It is a bit longer than my old FSR (partly due to the slackened head angle), which does make it a little trickier to handle on really tight switchbacks.
I did recently swap the compression damper on the Bluto fork. I had been having some difficulty getting the settings dialed exactly how I wanted. I’d either wind up blowing through my travel, or not using nearly enough. The stock RL damper was a little tricky in that regard. Plus, the fork is a little on the sticky side, which makes it super hard to measure fork sag with any degree of accuracy. So when I swapped the damper, I also replaced all the stock grease with Slick Honey.
I’m still going through the setup process with the new damper to get it dialed. But I immediately noticed that I went from 105psi in the fork down to 70psi. How much of that was due to the damper swap and how much was due to changing the grease, I’m not entirely sure. But I do feel like I need to drop the pressure a little bit more. That greatly reduced pressure does wonders for small bump compliance, I can tell that immediately. I’ll know more once I get the settings dialed better.
The rear suspension pretty much disappears. I can see that it’s doing what it needs to do, and that I’m using all the travel, but I can’t feel it compressing when I ride. This is how rear suspension SHOULD work. I am tempted to upgrade the rear shock to a Cane Creek DBInline, but this bike works great with the Rockshox Monarch.
As for other component selections – the biggest I should probably comment on would be the Turbine CINCH crankset and RaceFace PF BB. I had some initial difficulty getting them installed. RaceFace did not include enough spindle spacers for me, and it took about 50 miles and the cranks loosening up to figure that out. Once I got the correct number of spindle spacers installed, everything went together well and the crankset has been solid. The bottom bracket has also been good. These 400mi have been a good mixture of conditions. From kinda sloppy to dry and dusty, to frozen solid, to submerging the BB in a creek crossing.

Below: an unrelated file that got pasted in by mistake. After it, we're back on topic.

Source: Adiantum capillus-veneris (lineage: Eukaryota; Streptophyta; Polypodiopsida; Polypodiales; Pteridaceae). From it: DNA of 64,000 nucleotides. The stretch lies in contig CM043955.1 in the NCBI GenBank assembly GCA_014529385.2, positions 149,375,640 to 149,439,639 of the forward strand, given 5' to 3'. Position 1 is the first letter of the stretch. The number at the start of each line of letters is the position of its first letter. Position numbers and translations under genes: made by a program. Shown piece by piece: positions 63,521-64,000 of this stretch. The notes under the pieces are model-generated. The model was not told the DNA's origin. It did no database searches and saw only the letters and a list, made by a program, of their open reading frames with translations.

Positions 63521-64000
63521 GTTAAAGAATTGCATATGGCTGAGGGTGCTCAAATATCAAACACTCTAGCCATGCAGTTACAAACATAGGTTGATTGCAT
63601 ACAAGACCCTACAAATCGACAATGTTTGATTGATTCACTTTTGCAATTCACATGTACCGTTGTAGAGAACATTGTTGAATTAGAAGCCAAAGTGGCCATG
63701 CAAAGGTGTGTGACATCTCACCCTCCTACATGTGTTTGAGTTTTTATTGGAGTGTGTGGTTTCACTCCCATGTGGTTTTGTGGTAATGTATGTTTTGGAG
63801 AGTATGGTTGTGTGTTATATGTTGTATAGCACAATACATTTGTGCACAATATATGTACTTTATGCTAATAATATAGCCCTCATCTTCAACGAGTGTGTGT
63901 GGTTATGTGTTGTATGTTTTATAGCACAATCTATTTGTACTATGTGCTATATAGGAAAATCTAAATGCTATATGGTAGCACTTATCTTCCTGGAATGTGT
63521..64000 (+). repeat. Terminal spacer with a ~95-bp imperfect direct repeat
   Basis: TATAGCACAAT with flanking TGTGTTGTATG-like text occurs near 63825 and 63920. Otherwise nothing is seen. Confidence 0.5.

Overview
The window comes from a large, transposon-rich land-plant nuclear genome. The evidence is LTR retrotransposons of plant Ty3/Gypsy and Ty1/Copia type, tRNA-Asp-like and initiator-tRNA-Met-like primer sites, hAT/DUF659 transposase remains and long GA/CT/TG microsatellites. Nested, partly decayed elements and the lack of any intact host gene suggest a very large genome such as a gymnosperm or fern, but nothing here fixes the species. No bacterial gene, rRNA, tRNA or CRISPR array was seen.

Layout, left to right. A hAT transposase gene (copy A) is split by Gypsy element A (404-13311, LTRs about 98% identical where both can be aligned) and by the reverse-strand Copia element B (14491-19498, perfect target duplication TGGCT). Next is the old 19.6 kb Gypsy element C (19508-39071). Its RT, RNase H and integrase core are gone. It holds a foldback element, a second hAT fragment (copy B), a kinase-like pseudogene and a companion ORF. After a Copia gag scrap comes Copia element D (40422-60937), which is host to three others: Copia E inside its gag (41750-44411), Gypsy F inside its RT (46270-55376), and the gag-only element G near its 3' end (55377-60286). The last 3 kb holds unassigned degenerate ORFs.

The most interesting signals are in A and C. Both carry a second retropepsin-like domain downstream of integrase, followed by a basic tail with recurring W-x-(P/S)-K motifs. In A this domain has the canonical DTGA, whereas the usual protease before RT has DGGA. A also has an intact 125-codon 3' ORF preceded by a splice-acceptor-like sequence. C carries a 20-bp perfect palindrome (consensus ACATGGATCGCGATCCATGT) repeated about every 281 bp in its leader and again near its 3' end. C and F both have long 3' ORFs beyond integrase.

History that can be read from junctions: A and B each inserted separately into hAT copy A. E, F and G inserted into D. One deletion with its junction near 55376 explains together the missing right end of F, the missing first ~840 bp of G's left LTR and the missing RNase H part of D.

The brakes have been good for this bike, also. I think 180/180 is a solid minimum rotor size for this bike. 203/180 would not be a bad choice, either, if you did a lot of sustained, technical downhills. I spent a good bit of time in NC going down some chunky stuff at a pretty good clip. The brakes were sufficient for the bike, and I had no notable fade, but on a couple occasions, I felt that a 203mm front rotor may have been helpful.
If you’ve spent a lot of time perusing fat bike forums and blogs, you’ve probably read about people blowing up their freehub bearings in fairly short order. Hope hubs are some that I’ve read about with a fair number of failures. A few things have stuck out with me in reading these discussions, after my own riding experiences, and in talking to some bike industry folks.
First, I’ve got ZERO trouble whatsoever with mine. And I’ve ridden them pretty hard. Granted, I’m no clyde, but I bought the Bucksaw to ride hard. And I have.
Second, in a lot of these comments you’ll read online, you get precious few details that help you pinpoint WHY there was a bearing failure.
Third, I started talking up industry folks I ran into. My discussion with the Industry Nine folks at the North American Handmade Bicycle Show in Louisville this year was particularly enlightening. They told me that on wide fatbike hubs, there is definite flex in the hub itself. This leads me to believe that it’s quite likely that hub makers will be making fatbike hubs a bit more stout in the future. Additionally, since thru axles are stiffer and have a stronger interface with the bike, frames with thru axles should have fewer failures of their rear hub bearings. Frame design plays a role, also. The stiffer the rear end of a fat bike (namely, stiff against twisting forces), the more securely it keep the hub bearings. Another point about hub bearings. A lot of modern hubs rely on QR or thru axle pressure to preload the bearings. With a thru axle, it’s easier to get that preload set exactly the same (or close) every time. That’s a little trickier with a QR. Paul Components uses an adjustable preload that does not rely on the thru axle or QR to preload the bearings. It’s quite likely that another factor contributing to hub bearing failure has to do with improper bearing preload. I know lots of mountain bikers overtighten QR skewers, so add that to all the other factors and you’ve got a recipe
One final note – I’m chasing a ticking noise in the front end. It only happens when I’m riding through something techy, which makes it difficult to pinpoint. My next item will be to pull off the grips, clean underneath them (especially the clamps), and reinstall. I’ve already gone through the headset, the handlebar clamp, and the stem clamp.